Date: May 21, 2019

Mainly cloudy. Wind becoming southeast 20 km/h overnight. Low 6.

Temp
7.5C

Environment Canada
Text Size >   A   A   A

Printer Friendly

Extreme Temperatures

Extreme Heat and Your Health

Severe Cold Weather

Sun Safety

Asbestos

Questions & Answers

This page was reviewed or revised on Thursday, June 9, 2016 9:07 AM

Asbestos is the commercial name for a family of minerals that separate into dust fibres when crushed. When the fibres are inhaled into the lungs, the lungs cannot expel the fibres.

In the 1950’s and 1960’s, asbestos was commonly used for fireproofing (sprayed on steel beams in homes and businesses), heat insulation (on pipes, and on heating and venting ducts) and noise insulation (in ceilings and walls). In 1973, the use of asbestos as pipe and boiler insulation on heating systems was stopped. Thus, many older houses still have asbestos-containing material.

The simple presence of asbestos is itself not dangerous. The risk comes when the asbestos is disturbed and the fibres are released into the environment.

It is wise to periodically check materials (e.g. insulation) for signs of deterioration or disturbances. If a homeowner notices an asbestos containing material has been disturbed, a professional should be called to assess the situation. Do not vacuum or sweep up the material, as that will increase the number of air borne fibres released.

When doing renovations or repairs, homeowners should not disturb asbestos containing materials. A professional should be consulted on the proper removal.

It can be noted that no deaths due to acute asbestos exposure have been recorded. However, high levels of exposure in an occupational setting have been associated with numerous diseases.

Click here to view the fact sheet about ‘Asbestos’ produced by Health Canada.


Asbestos Q&A


What is asbestos?

Asbestos is the name of a group of highly fibrous minerals. It is found naturally in rock formations around the world. Asbestos fibres are strong, durable, and do not burn which is why they were widely used by industry, mainly in construction and friction materials. There are two general types of asbestos; amphibole and chrysotile. All forms of asbestos are hazardous, and all can cause cancer, but amphibole forms of asbestos are considered to be somewhat more hazardous to health than chrysotile.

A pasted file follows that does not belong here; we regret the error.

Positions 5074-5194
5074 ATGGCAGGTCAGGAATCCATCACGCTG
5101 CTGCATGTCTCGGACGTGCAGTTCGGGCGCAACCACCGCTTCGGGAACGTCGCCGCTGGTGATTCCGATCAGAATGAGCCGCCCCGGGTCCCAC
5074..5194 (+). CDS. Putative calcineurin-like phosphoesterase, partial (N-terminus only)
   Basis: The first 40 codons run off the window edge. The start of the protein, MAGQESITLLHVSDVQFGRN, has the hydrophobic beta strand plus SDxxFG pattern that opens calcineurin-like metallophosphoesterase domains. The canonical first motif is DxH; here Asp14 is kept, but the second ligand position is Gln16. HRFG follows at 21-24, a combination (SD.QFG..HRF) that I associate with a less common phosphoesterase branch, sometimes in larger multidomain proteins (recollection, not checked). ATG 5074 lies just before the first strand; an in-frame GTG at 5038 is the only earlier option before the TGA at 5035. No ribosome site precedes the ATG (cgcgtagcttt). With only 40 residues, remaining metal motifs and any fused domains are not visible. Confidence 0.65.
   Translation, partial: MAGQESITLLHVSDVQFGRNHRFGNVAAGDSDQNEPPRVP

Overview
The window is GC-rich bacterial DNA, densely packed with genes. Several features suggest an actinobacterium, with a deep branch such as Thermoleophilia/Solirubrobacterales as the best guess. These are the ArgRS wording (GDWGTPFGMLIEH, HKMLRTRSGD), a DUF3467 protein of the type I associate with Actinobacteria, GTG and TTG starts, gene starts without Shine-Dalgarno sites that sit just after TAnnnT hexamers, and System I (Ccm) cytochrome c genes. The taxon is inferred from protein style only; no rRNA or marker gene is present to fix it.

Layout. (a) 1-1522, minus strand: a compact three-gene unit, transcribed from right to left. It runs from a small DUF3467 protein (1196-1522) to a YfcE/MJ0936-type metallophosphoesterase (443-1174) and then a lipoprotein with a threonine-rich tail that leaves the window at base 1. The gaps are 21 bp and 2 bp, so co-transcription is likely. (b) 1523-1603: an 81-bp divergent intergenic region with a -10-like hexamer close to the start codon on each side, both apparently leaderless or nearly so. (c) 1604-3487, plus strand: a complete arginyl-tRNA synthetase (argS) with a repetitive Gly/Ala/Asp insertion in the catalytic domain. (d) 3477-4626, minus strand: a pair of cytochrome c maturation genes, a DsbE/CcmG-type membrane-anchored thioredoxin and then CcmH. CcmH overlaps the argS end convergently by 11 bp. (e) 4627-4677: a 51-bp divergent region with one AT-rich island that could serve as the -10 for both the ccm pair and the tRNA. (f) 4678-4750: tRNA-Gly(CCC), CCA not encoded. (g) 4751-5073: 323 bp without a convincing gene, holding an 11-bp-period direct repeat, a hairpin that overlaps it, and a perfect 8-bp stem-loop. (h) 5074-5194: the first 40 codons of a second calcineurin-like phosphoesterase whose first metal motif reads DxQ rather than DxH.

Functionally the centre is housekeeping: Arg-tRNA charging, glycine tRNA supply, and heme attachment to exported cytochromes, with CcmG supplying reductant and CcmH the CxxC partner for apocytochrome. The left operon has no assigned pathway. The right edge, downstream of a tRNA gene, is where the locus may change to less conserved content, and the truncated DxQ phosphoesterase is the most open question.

How might I be exposed to asbestos?

Asbestos fibres can be detected in the environment from the breakdown of natural deposits and manufactured asbestos products, as well as from manufacturing and industrial activity. Asbestos fibres do not evaporate into air or dissolve in water and are not able to move through soil. Small diameter fibres can travel long distances by wind or water. Larger diameter fibres tend to settle more quickly. Asbestos fibres do not easily breakdown and will remain virtually unchanged over long periods.

Asbestos fibres may be released into the air by the disturbance of asbestos-containing material during construction, demolition work, building or home maintenance, repair, and remodelling. In general, exposure may occur only when the asbestos-containing material is disturbed in some way to release particles and fibres into the air.

What are the health risks?

Asbestos poses health risks only when fibres are in the air that people breathe. If the asbestos fibres stay enclosed or tightly bound in a material or product there is no significant health risk.

When inhaled in significant quantities, asbestos fibres can cause:

  • asbestosis—a scarring of the lungs that makes breathing difficult
  • mesothelioma—an otherwise rare cancer of the lining of the chest or abdominal cavity
  • lung cancer

High exposure levels over a long time period result in these illnesses, especially if combined with smoking tobacco. Many people have no symptoms at all for up to 15 to 30 years after being exposed to asbestos.

How big is the risk to my health?

Risk depends on the level of exposure. Most asbestos exposure is through work (occupational). Asbestos does not move in the ground or dissolve in the air, so you can only be exposed by inhaling the particles. The risk is also increased in any person smoking tobacco.

I've spent a significant amount of time in Centennial Park and attended many special events there throughout the years.

Should I be concerned? How will I know if my kids were exposed?

Exposure occurs only when asbestos-containing material is disturbed in some way to release particles and fibres into the air. Asbestos does not move through the soil or dissolve in the air.

How do I find out if I have been exposed to asbestos?

Health risks of asbestos exposure depend on:

  • the amount of asbestos fibres in the air
  • how long your exposure lasts
  • how often you were exposed
  • the size of the asbestos fibres inhaled
  • the amount of time since your first exposure
  • the type of asbestos fibre

Is there a medical test to show whether I've been exposed to asbestos?

A thorough history, physical exam, and diagnostics tests are needed to evaluate asbestos-related disease. Symptoms of asbestos exposure take a number of years to develop but often begin with a shortness of breath. Chest x-rays may be used a screening tool to identify lung changes resulting from asbestos exposure. Visit your health care provider if you have concerns related to asbestos exposure.

Related link on this website

Air Pollutants